digital telephone service which reserves a pool of channels in the satellite
for use on a demand-assignment basis.  SPADE circuits can be activated on a
demand basis between different countries and used for long or short periods of
time as needed.

Propagation Delay:

The approximate quarter second one-way propagation delay in satellite
communications affects both voice telephone and data communications.  Users of
voice communications via satellite links face two objectionable
characteristics; delayed speech and return echoes.  Echo suppressors are
installed to reduce the return echoes to an acceptable level.  Data
communications operations face more serious problems caused by propagation
delay.  Line protocol and error detection/correction schemes are slowed down
dramatically by the quarter second of delay.  User response time requirements
can be difficult to meet because of these cumulative effects.

Satellite delay compensation units are available to ensure a connection and
afford better operation for the terrestrial communications terminal that were
never designed to deal with the propagation delay of communications satellites.
One delay compensation unit is required at each final destination.  The units
reformat the data into larger effective transmission blocks so that
retransmision requests are sent back less frequently.  This reduces the number
of line turnarounds, each of which requires about a quarter second to go from
or return to the destination terminal or computer.  One error detection and
correction method used, called GO-BACK-N, requires that all blocks of data held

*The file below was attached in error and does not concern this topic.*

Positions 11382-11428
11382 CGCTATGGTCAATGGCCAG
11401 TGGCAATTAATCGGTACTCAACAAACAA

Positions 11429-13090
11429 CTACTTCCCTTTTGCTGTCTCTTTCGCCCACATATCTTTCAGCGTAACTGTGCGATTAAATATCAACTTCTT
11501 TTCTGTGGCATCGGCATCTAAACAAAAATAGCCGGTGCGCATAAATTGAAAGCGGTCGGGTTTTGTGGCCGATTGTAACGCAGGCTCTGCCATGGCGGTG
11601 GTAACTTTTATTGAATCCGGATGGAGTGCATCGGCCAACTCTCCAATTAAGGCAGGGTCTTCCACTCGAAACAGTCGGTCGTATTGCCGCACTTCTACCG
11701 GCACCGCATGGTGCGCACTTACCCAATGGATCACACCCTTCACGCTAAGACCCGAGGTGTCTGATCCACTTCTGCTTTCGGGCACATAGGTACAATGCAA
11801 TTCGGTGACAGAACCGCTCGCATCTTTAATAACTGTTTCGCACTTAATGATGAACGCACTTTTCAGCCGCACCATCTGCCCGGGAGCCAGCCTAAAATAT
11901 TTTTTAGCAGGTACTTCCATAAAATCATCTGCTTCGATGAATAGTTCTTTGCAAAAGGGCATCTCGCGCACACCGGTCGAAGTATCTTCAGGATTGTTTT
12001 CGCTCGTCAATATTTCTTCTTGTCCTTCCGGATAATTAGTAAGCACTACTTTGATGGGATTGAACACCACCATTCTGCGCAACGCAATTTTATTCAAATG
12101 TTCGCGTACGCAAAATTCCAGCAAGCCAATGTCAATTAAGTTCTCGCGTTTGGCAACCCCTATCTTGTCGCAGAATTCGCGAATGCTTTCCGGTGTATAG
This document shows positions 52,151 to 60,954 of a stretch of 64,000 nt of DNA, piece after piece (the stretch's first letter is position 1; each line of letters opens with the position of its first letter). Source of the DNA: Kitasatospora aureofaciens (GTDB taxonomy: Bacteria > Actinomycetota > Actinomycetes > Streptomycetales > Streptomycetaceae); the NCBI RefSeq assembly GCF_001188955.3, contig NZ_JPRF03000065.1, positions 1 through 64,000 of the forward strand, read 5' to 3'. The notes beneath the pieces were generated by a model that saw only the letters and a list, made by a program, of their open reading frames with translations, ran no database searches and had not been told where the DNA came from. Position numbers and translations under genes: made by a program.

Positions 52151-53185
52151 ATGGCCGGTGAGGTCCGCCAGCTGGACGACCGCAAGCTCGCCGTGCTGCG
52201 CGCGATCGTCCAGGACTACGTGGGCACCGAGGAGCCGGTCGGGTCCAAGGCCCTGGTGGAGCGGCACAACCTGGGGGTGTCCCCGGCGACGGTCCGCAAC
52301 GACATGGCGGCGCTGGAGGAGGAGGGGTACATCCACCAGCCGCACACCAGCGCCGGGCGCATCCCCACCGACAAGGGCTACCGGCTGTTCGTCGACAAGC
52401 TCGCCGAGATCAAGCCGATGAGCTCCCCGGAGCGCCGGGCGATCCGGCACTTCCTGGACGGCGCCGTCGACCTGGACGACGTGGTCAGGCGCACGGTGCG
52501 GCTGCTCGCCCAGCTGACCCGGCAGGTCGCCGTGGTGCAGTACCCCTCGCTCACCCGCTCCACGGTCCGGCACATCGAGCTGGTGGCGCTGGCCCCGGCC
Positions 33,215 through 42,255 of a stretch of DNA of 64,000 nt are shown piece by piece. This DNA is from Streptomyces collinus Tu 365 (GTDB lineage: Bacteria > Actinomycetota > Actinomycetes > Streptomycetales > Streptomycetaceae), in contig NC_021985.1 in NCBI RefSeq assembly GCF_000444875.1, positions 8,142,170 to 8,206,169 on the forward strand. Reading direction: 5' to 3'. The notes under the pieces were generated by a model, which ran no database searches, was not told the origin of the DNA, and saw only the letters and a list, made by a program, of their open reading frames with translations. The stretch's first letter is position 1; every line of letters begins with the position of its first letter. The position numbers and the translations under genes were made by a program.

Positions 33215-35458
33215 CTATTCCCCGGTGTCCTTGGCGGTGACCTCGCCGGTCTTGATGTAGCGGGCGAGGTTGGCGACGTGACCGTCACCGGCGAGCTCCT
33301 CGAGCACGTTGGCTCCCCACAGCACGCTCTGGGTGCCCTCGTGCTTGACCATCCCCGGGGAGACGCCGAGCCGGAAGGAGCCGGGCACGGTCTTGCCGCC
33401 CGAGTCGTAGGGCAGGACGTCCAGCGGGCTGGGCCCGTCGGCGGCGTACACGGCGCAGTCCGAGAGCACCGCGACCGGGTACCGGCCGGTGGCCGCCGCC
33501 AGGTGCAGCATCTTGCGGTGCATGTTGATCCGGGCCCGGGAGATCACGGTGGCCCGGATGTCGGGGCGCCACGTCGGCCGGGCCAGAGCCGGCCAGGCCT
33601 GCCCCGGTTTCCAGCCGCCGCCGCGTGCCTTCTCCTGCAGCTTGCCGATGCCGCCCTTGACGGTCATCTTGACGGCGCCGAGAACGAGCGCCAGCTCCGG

in the transmitting buffer, back to the one with the error in it, must be
retransmitted.  A more efficient method is to retransmit only the block of data
with the error, but this requires more logic in the equipment at each end.

Link to Earth Stations:

Most users cannot afford a satellite earth station, so a land line is needed
for a connection to the nearest earth station (Which they tell me is 65,000 bps
for a leased line).  Because of the great distance the signal must travel in
space, the relatively short distance between the two users on earth becomes
insignificant and actually does not affect the operating cost.  It is generally
not economical.  This is particularly true of high-capacity or broadband
applications.  Even though operating costs are insensitive to distance,
satellite companies may still charge more for longer distances based on
terrestrial line competition.

Nonterrestrial Problems:

The nonterrestrial portion of satellite communications bypasses the problems
encountered with broken phone lines, etc., but it has its own unique set of
problems.  Since satellite communications employ high-frequency microwave
radio transmission, careful planning is required to avoid interference between
the satellite and other microwave systems.  Eclipses of the sun, and even the
moon, can cause trouble because they cut off the source of energy for the
satellite's solar batteries.  Backup batteries are used to resolve most of